After falling short by the narrowest of margins in 2015, an APTA-supported bill to end the Medicare therapy cap has been reintroduced in both houses of Congress. And now it’s time for the physical therapy community to make its voice heard.
The bill, named the Medicare Access to Rehabilitation Services Act (HR 807, S 253) would repeal the therapy cap once and for all, ending a battle that has taken place almost every year since the adoption of the 1997 Balance Budget Act. Representatives Erik Paulsen (R-MN), Ron Kind (D-WI), Marsha Blackburn (R-TN), and Doris Matsui (D-CA) introduced the legislation in the US House of Representatives. In the Senate, the bill was introduced by Sens Ben Cardin (D-MD), Susan Collins (R-ME), Dean Heller (R-NV), and Bob Casey (D-PA).
The cap, which imposes a $1,980 therapy limit on physical therapy and speech-language pathology services (as well as a separate $1,980 cap on occupational therapy services) provided to Medicare beneficiaries, has remained a central focus of APTA’s public policy advocacy efforts since its introduction. In 2015, support for ending the cap reached its highest level yet, when repeal efforts were backed by 238 cosponsors in the House but came up 2 votes short in the Senate. The vote was part of a legislative package that ended the flawed “sustainable growth rate” policy that regularly required damaging payment cuts, avoided only by nearly annual ad-hoc “doc fix” legislation.
What remained was the cap, accompanied by an exceptions process that is set to end on December 31, 2017. After that—and barring repeal—the full force of the cap returns, and more than 1 million beneficiaries in need of rehabilitation could experience severe limitations to access.
“We have always viewed the SGR and therapy cap as linked concepts in the sense that both put significant obstacles in the way of providing the best patient care,” said Michael Matlack, APTA’s director of congressional affairs. “While we had hoped that both would be ended in 2015, the repeal of SGR has cleared a path for success and set the stage for what is truly the next step in improving the lives of people in need of rehabilitation.”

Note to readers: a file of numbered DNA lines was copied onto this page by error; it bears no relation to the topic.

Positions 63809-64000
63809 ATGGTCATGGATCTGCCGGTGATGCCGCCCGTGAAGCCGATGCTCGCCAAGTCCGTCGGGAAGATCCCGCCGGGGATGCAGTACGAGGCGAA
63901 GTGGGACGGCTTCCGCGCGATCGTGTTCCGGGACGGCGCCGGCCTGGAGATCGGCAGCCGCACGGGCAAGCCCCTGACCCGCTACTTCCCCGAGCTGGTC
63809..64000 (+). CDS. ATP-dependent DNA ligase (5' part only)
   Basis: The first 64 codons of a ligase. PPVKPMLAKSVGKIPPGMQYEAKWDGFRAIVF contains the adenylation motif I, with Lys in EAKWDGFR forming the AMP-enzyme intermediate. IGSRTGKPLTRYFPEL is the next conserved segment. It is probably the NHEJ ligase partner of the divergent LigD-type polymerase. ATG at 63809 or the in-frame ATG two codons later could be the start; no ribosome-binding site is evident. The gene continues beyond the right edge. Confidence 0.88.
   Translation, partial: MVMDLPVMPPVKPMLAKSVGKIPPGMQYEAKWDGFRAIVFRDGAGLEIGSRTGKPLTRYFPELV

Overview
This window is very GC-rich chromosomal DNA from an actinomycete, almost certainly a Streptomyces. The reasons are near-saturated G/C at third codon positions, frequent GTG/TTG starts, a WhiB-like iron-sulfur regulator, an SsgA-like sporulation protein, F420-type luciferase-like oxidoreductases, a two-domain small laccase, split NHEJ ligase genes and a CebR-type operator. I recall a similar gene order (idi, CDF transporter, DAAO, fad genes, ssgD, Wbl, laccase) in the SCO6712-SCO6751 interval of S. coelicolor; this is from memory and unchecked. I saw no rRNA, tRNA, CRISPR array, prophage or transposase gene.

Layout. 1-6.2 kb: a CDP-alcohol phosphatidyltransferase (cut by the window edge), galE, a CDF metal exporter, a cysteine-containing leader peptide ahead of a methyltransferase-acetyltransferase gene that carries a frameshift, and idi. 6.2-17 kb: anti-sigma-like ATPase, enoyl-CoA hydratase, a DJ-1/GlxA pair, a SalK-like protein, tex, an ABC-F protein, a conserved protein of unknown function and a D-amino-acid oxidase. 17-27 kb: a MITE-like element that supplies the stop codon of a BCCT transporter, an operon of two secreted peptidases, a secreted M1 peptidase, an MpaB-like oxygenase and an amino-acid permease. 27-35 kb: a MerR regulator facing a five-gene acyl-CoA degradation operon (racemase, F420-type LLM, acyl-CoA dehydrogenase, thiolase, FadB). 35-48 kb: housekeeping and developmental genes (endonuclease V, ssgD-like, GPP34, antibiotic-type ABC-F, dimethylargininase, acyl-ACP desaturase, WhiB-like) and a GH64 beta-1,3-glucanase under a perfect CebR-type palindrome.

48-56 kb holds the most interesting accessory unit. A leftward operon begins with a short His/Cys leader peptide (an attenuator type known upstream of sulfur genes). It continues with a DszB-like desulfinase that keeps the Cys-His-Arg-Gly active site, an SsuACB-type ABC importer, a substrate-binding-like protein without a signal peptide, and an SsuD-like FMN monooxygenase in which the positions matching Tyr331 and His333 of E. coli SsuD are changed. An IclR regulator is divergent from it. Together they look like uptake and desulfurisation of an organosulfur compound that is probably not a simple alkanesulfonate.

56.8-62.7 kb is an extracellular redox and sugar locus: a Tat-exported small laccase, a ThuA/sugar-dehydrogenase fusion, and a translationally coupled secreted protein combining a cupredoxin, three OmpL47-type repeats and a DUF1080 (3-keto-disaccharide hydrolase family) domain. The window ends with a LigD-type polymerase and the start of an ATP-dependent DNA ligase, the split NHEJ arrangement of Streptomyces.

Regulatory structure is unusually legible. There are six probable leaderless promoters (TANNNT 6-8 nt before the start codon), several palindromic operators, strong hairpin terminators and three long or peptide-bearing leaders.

While repeal of the cap gained wide support in Congress in 2015, there is no guarantee that the bill will achieve the same backing in the current Congress. That’s where the physical therapy community plays a crucial role, and APTA is urging its members as well as patients and supporters of physical therapy to make their voices heard.
That effort is made easier thanks to APTA resources. Members can email their legislators by way of APTA’s Legislative Action Center, while nonmembers and patients can use the APTA Patient Action Center. Adding to the convenience, APTA’s action app can make advocacy as simple as a few taps on your smartphone.
“The reintroduction of the therapy cap repeal is exciting news, but it’s also our cue to focus our energies on seeing to it that members of Congress understand the need for this change,” said APTA Chief Executive Officer Justin Moore, PT, DPT. “We must get involved now by contacting our members of Congress, and we need to stay engaged throughout the legislative process and be ready to act quickly as the bill makes its way through the legislative process. We could be on the edge of an historic moment in the profession, but that moment will only arrive if we speak up.”